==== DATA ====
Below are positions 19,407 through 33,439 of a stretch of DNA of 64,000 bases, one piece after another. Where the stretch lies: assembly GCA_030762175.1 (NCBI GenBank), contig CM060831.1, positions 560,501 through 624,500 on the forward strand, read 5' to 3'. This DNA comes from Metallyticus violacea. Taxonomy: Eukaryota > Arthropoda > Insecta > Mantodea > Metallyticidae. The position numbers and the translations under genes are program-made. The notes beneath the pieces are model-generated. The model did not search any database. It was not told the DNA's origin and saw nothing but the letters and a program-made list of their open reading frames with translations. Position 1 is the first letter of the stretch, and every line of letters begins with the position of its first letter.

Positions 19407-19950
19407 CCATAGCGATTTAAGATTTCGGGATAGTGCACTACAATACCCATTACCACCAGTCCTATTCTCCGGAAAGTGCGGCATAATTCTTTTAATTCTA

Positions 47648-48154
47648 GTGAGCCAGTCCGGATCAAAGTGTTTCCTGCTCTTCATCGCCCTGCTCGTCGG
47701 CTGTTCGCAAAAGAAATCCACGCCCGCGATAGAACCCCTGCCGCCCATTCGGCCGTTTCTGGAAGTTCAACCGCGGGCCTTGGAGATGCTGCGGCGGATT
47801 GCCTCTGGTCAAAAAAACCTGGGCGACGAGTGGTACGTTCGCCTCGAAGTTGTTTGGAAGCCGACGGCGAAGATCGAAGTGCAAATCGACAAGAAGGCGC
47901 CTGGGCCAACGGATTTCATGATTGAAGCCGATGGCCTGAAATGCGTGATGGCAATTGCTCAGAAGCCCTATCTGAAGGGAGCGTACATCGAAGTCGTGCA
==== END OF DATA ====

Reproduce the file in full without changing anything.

Below are positions 19,407 through 33,439 of a stretch of DNA of 64,000 bases, one piece after another. Where the stretch lies: assembly GCA_030762175.1 (NCBI GenBank), contig CM060831.1, positions 560,501 through 624,500 on the forward strand, read 5' to 3'. This DNA comes from Metallyticus violacea. Taxonomy: Eukaryota > Arthropoda > Insecta > Mantodea > Metallyticidae. The position numbers and the translations under genes are program-made. The notes beneath the pieces are model-generated. The model did not search any database. It was not told the DNA's origin and saw nothing but the letters and a program-made list of their open reading frames with translations. Position 1 is the first letter of the stretch, and every line of letters begins with the position of its first letter.

Positions 19407-19950
19407 CCATAGCGATTTAAGATTTCGGGATAGTGCACTACAATACCCATTACCACCAGTCCTATTCTCCGGAAAGTGCGGCATAATTCTTTTAATTCTA

Positions 47648-48154
47648 GTGAGCCAGTCCGGATCAAAGTGTTTCCTGCTCTTCATCGCCCTGCTCGTCGG
47701 CTGTTCGCAAAAGAAATCCACGCCCGCGATAGAACCCCTGCCGCCCATTCGGCCGTTTCTGGAAGTTCAACCGCGGGCCTTGGAGATGCTGCGGCGGATT
47801 GCCTCTGGTCAAAAAAACCTGGGCGACGAGTGGTACGTTCGCCTCGAAGTTGTTTGGAAGCCGACGGCGAAGATCGAAGTGCAAATCGACAAGAAGGCGC
47901 CTGGGCCAACGGATTTCATGATTGAAGCCGATGGCCTGAAATGCGTGATGGCAATTGCTCAGAAGCCCTATCTGAAGGGAGCGTACATCGAAGTCGTGCA